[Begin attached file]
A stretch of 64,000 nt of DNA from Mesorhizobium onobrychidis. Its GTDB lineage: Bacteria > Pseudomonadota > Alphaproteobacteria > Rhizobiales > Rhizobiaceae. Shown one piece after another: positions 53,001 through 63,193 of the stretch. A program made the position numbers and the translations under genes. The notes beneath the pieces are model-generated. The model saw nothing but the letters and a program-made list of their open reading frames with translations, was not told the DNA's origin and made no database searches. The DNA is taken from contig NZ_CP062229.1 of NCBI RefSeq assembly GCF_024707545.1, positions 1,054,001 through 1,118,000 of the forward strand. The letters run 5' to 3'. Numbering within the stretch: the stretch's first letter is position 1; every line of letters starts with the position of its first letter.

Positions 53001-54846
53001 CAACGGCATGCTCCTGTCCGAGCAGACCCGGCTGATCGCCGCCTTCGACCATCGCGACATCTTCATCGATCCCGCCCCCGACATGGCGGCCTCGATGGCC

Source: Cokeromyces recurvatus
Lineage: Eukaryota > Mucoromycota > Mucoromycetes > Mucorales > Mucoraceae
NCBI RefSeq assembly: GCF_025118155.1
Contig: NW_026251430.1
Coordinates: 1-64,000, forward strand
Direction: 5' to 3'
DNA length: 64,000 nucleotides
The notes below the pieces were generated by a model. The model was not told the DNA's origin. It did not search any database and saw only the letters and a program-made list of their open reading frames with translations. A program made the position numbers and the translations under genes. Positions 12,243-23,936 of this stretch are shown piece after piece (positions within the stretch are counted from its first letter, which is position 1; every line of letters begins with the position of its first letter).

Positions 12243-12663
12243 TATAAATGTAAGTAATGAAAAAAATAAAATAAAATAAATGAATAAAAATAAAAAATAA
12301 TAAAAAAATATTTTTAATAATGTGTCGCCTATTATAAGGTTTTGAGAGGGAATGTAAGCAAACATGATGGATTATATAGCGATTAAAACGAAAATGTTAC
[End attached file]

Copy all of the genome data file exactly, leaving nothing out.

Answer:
A stretch of 64,000 nt of DNA from Mesorhizobium onobrychidis. Its GTDB lineage: Bacteria > Pseudomonadota > Alphaproteobacteria > Rhizobiales > Rhizobiaceae. Shown one piece after another: positions 53,001 through 63,193 of the stretch. A program made the position numbers and the translations under genes. The notes beneath the pieces are model-generated. The model saw nothing but the letters and a program-made list of their open reading frames with translations, was not told the DNA's origin and made no database searches. The DNA is taken from contig NZ_CP062229.1 of NCBI RefSeq assembly GCF_024707545.1, positions 1,054,001 through 1,118,000 of the forward strand. The letters run 5' to 3'. Numbering within the stretch: the stretch's first letter is position 1; every line of letters starts with the position of its first letter.

Positions 53001-54846
53001 CAACGGCATGCTCCTGTCCGAGCAGACCCGGCTGATCGCCGCCTTCGACCATCGCGACATCTTCATCGATCCCGCCCCCGACATGGCGGCCTCGATGGCC

Source: Cokeromyces recurvatus
Lineage: Eukaryota > Mucoromycota > Mucoromycetes > Mucorales > Mucoraceae
NCBI RefSeq assembly: GCF_025118155.1
Contig: NW_026251430.1
Coordinates: 1-64,000, forward strand
Direction: 5' to 3'
DNA length: 64,000 nucleotides
The notes below the pieces were generated by a model. The model was not told the DNA's origin. It did not search any database and saw only the letters and a program-made list of their open reading frames with translations. A program made the position numbers and the translations under genes. Positions 12,243-23,936 of this stretch are shown piece after piece (positions within the stretch are counted from its first letter, which is position 1; every line of letters begins with the position of its first letter).

Positions 12243-12663
12243 TATAAATGTAAGTAATGAAAAAAATAAAATAAAATAAATGAATAAAAATAAAAAATAA
12301 TAAAAAAATATTTTTAATAATGTGTCGCCTATTATAAGGTTTTGAGAGGGAATGTAAGCAAACATGATGGATTATATAGCGATTAAAACGAAAATGTTAC